Plexiform           A corrugated surface (6%) or plexiform newgrowths (6%) are seldom new
growths       observed and do not imply malignancy.

Color               The color of GCPN is usually black (80%), brown in 16%, and mottled in 4%. In
                    newborns GCPN are darker than a few months thereafter. Development of
                    melanoma on a black GCMN is difficult to diagnose. Diffuse loss of pigment in
                    a black GCMN is associated to spontaneous regression (scalp), and to
                    desmoplasia. Focal loss of pigment may denote malignancy (amelanotic

Variants            Newly recognized clinico-pathologic variants of GCMN. Bulky nevocitoma of
                    perineum. This GCMN is characterized by its perineal location, its massive
                    dimension and histopathologically structures of neuroid appearance and
                    pseudo-follicular structures lined by nevus cells. (Reyes-Mújica M et al
                    Virchows Arch A Path Anta Histopathol 1992; 420: 87-93). Desmosplastic,
                    hairless, depigmented nevus. This variety of GCMN is clinically characterized
                    by hardening of the nevus that becomes of ligneous consistency , hairless
                    depigmented and in most cases intensely pruritic (four of six patients).
                    Histopathology shows intense dermal fibrosis invading the fat tissue, and
                    absence or diminution of adnexal structures. No clinical or histopathological
                    features of malignancy were found. (Ruiz-Maldonado R et al Br J Dermatol, in

Malignant           Congenital melanocytic nevi of all sizes may undergo malignant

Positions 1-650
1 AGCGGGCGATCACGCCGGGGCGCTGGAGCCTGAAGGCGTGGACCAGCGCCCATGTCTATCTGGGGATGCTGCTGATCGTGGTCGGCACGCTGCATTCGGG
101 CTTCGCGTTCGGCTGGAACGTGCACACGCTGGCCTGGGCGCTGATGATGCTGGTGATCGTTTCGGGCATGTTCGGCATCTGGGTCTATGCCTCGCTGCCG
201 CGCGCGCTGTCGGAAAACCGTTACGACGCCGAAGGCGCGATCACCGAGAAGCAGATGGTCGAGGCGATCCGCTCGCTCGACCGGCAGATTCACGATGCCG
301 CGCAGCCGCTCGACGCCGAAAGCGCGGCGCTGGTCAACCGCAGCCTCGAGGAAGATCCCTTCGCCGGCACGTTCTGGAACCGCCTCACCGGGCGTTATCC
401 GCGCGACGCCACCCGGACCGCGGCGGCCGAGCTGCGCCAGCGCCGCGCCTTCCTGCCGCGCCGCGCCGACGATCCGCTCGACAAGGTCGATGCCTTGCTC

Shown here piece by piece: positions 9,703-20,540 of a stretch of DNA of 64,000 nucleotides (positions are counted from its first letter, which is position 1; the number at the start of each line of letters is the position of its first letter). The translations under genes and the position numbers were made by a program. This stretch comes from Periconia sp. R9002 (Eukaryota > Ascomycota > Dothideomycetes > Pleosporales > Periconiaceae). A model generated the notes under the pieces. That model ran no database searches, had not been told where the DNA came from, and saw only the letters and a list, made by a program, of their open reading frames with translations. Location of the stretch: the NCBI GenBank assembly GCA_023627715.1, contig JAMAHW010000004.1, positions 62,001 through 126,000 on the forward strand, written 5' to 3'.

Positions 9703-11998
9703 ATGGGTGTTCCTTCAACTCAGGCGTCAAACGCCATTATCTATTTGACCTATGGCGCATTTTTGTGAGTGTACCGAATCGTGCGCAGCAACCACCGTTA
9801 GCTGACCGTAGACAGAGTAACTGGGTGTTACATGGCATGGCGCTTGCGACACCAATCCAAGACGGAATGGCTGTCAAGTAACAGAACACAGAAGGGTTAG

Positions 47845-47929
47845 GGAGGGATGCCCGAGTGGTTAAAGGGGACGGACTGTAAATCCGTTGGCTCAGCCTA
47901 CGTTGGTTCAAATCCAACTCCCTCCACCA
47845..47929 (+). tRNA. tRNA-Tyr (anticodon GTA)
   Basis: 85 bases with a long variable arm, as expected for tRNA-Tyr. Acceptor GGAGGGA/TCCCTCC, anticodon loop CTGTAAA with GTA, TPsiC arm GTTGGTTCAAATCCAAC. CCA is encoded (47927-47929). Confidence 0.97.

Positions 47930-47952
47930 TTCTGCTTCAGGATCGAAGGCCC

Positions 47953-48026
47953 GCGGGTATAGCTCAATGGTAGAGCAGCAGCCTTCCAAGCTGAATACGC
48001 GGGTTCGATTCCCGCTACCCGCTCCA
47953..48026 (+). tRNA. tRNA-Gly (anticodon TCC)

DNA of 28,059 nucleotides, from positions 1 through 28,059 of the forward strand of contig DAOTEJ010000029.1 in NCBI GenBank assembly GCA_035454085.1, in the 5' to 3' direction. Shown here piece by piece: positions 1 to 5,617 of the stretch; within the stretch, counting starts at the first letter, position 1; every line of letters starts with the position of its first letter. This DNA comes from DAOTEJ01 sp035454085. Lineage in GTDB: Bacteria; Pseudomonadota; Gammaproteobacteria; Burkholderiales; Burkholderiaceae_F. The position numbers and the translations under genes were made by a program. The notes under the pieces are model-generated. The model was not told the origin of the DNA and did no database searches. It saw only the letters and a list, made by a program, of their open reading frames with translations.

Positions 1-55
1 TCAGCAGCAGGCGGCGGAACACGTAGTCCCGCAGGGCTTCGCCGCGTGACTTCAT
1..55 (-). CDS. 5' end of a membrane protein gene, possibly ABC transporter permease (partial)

Transformation     transformation, however it is accepted that the larger the nevus the greater the
                   risk of malignant transformation. Besides size a factor that theoretically
                   influence malignant transformation is the biologic behavior of melanocytes. If
                   melanocytes have the potential of becoming malignant the larger their number
                   the greater the risk of malignant transformation. It is also known that GCMN
                   located on the vertebral column and scalp have a greater risk of being
                   associated to meningeal melanosis which is a potential source of malignant
                   GCMN with the exception of size (larger lesions are more prone to develop
                   malignancy) it is not possible to predict, on clinical or histopathological features
                   which will remain benign.
                   A few years ago we tried to find a marquer of risk of malignant transformation
                   measuring melanocytes DNA content, anuploidy, and cell cycle by flow
                   cytometry in 28 GCMN who did not develop melanoma. Significant differences
                   were found among the two groups (Pediat Develop Path 2001; 4: 73-81.

Management         Management of GCPN is a controversial issue. The following therapeutic
                   possibilities exist : observation, split skin grafts, serial surgical excision
                   (subcutaneous inflatable expansors), dermoabrassion, chemical pell, and

Observation Arguments supporting observation :

                   Malignant transformation in GCMN may develop from extracutaneous
                   melanocytes (meninges).
                   Most treatments are traumatic and results are often poor.

Surgery            Often require multiple interventions, results even with the use of tissue expands
                   are often poor. Cost-benefit is often negative.

Dermoabrassion     Is traumatic, partially removes pigment but not hair, risk of scarring.

Curettage          In large (G1 to G3) lesions curettage results are similar to those obtained with

Peels              Phenol peel is potentially toxic (heart, kidney) partially removes pigment but not
                   hair, risk of scaring.
                   T.C.A. peel is less effective than phenol peel but is not toxic.

Laser              Are partially effective, require several applications, are expensive.

Grafts             Keratinocyte grafting is in most cases esthetically unacceptable and expensive.